The data for kinship verification is partitioned into into 3 disjoint sets referred to as Train, Validation, and Test sets-- ground truth for the former will be provided during Phase 1 for self evaluation, while runs on the Validation can be submitted for scoring. Ground truth for Validation will be made available during Phase 2. The "blind" Test set will be released during Phase 3. No labels will be provided for the Test set until the challenge is adjourned and results are reported. Teams will be asked to only process the Test set to generate submissions and, hence, any attempt of analyzing or understanding the Test set is prohibited. All sets will be made up of an equal number of positive and negative pairs. Lastly, note that there is no family or subject identity overlapping between any of the sets.

Links to download data will be provided to registered participants. Register and access data at competition portal (coming soon).

RFIW2018 includes grandparent-grandchild, which is first time kin types spanning mutltiple generation are made available to community for evaluation.

HTML5 Icon





Evaluation Settings and Metrics

As conventional face verification, we offer 3 modes, which are listed & described as follows:

  1. Unsupervised: No labels given, i.e., no prior knowledge about kinship or subject IDs.
  2. Image-restricted: Kin/ non-kin labels given for training set, with no family overlap between training and test sets.
  3. Image-unrestricted: Kinship labels & IDs given– allows mining for additional negative pairs.

Participants will be allowed to make up to 6 submission of different runs for each mode (i.e., teams participating in all 3 settings will be allowed to submit up to 18 sets of results). Note that runs must be processed independent of one another.

For all modes, verification accuracy is reported per pairwise type and averaged.


For submitting the results, you need to follow these steps:

  • Process set of face pairs for each of the 11 types and record results in the same order as listed. Labels are 1 for KIN or 0 for NON-KIN (integers).
  • Write a CSV file for each type separately, and named after the respective pair types, i.e., fd.csv (father-daughter), fs.csv (father-son), md.csv (mother-daughter), ms.csv (mother-son), ss.csv (sister-sister), bb.csv (brother-brother), sibs.csv (siblings), gfgd.csv (grandfather-granddaughter), gfgs.csv (grandfather-grandson), gmgd.csv (grandmother-granddaughter), gmgs.csv (grandmother-grandson). Note the delimiter ','; also, submissions must include all CSV files (named as listed) for scoring.
  • Zip archive containing all (i.e., 11) CSV file and a readme.txt. Note that the archive should not include folders, all files should be in the root of the archive.
  • The readme.txt file should contain a brief description of the method used to generate results. Without this, submissions will not qualify as far as the competition is concerned.






Data Agreement

If you're using or participating in either Challenge or using FIW data please cite the following papers:

1) Joseph P. Robinson, Ming Shao, Yue Wu, and Yun Fu, "Families in the Wild (FIW): Large-scale Kinship Image Database and Benchmarks", in Proceedings of the 2016 ACM on Multimedia Conference.

title={Families in the Wild (FIW): Large-Scale Kinship Image Database and Benchmarks},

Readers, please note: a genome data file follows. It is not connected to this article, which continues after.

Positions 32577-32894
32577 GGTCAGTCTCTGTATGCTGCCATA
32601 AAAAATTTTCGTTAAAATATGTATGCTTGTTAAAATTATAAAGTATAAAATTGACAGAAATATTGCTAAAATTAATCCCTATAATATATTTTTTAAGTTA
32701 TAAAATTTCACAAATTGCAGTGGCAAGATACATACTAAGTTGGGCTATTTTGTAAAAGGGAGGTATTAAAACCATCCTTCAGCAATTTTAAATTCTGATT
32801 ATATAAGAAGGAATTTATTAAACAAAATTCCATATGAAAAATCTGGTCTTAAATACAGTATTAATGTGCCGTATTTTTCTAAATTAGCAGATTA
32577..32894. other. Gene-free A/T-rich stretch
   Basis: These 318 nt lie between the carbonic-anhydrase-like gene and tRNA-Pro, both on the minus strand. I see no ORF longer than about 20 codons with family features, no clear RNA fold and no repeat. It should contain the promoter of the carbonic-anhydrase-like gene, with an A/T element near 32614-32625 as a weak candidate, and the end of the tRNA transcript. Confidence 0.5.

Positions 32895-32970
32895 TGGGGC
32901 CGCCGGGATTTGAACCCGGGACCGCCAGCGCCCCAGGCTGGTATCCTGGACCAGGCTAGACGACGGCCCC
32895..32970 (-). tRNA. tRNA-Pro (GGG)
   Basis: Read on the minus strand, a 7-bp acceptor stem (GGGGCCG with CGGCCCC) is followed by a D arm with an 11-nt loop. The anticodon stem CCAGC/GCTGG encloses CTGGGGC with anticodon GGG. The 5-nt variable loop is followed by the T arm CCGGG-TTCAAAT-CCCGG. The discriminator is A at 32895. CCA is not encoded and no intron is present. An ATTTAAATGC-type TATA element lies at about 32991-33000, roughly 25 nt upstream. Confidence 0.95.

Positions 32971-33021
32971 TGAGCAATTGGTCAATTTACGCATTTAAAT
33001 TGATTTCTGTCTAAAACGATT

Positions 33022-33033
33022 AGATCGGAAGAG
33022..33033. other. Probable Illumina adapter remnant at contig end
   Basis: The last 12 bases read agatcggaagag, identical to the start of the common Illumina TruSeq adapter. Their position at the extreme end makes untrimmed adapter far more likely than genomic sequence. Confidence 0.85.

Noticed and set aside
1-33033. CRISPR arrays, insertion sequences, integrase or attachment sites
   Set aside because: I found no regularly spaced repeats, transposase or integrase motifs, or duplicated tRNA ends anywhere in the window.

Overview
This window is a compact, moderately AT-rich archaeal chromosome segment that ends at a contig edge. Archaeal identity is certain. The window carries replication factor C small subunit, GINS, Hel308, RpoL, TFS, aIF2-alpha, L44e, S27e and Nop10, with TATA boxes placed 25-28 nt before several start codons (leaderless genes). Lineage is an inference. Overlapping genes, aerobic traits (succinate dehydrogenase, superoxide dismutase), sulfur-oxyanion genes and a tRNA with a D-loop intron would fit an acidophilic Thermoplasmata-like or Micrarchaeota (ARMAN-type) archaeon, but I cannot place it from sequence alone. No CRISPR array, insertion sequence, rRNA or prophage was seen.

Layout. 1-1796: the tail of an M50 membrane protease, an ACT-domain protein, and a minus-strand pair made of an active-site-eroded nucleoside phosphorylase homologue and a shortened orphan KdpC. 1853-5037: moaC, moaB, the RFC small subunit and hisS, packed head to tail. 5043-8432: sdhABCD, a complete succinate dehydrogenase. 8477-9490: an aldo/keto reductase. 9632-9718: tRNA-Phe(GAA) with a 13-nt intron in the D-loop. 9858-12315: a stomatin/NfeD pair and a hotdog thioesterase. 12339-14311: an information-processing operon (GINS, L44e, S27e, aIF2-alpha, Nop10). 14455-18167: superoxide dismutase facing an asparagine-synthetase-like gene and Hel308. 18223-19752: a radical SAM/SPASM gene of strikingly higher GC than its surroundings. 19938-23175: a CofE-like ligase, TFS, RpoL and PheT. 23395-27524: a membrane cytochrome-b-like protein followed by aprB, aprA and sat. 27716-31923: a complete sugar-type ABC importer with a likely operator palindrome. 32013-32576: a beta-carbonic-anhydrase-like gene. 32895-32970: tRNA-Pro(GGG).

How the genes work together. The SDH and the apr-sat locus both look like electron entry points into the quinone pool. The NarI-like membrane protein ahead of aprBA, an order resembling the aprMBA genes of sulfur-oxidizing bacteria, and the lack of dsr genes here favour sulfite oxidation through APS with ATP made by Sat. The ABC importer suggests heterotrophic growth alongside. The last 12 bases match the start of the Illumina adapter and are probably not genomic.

author={Robinson, Joseph P and Shao, Ming and Wu, Yue and Fu, Yun},
booktitle={Proceedings of the 2016 ACM on Multimedia Conference},

2) S. Wang, J. P. Robinson, and Y. Fu, "Kinship Verification on Families In The Wild with Marginalized Denoising Metric Learning," in FG, 2017 12th IEEE.

author = {Wang, Shuyang and Robinson, Joseph P and Fu, Yun},
title = {Kinship Verification on Families in the Wild with Marginalized Denoising Metric Learning},
booktitle = {Automatic Face and Gesture Recognition (FG), 2017 12th IEEE International Conference and Workshops on}

3) Joseph P. Robinson, Ming Shao, Handong Zhao Yue Wu Timothy Gillis Yun Fu, "Recognizing Families In the Wild (RFIW): Data Challenge Workshop in conjunction with ACM MM 2017," RFIW '17: Proceedings of the 2017 Workshop on Recognizing Families In the Wild (2017).

title={Recognizing Families In the Wild (RFIW): Data Challenge Workshop in conjunction with ACM MM 2017},
author={Robinson, Joseph P and Shao, Ming and Zhao, Handong and Wu, Yue and Gillis, Timothy and Fu, Yun},
booktitle={RFIW '17: Proceedings of the 2017 Workshop on Recognizing Families In the Wild},
location = {Mountain View, California, USA},
publisher = {ACM},
address = {New York, NY, USA},



See https://web.northeastern.edu/smilelab/RFIW2018/submissions.html for more information on submissions (i.e., continued terms and conditions, along with links to templates, portal for authors, and more).


Start: Nov. 15, 2017, midnight

Description: Training and validation data made available. Labels available for Training; sever will be open for scoring Validation


Start: Dec. 1, 2017, midnight

Description: Labels for Validation made available. Evaluation scripts provided to participants. Validation will still be open for those that rather upload results for automatic scoring and or those looking to make sure the submissions are formatted properly.


Start: Dec. 23, 2017, midnight

Description: Test data release. Validation server closed. Open for final submissions.

Competition Ends

Feb. 12, 2018, 11 p.m.

You must be logged in to participate in competitions.

Sign In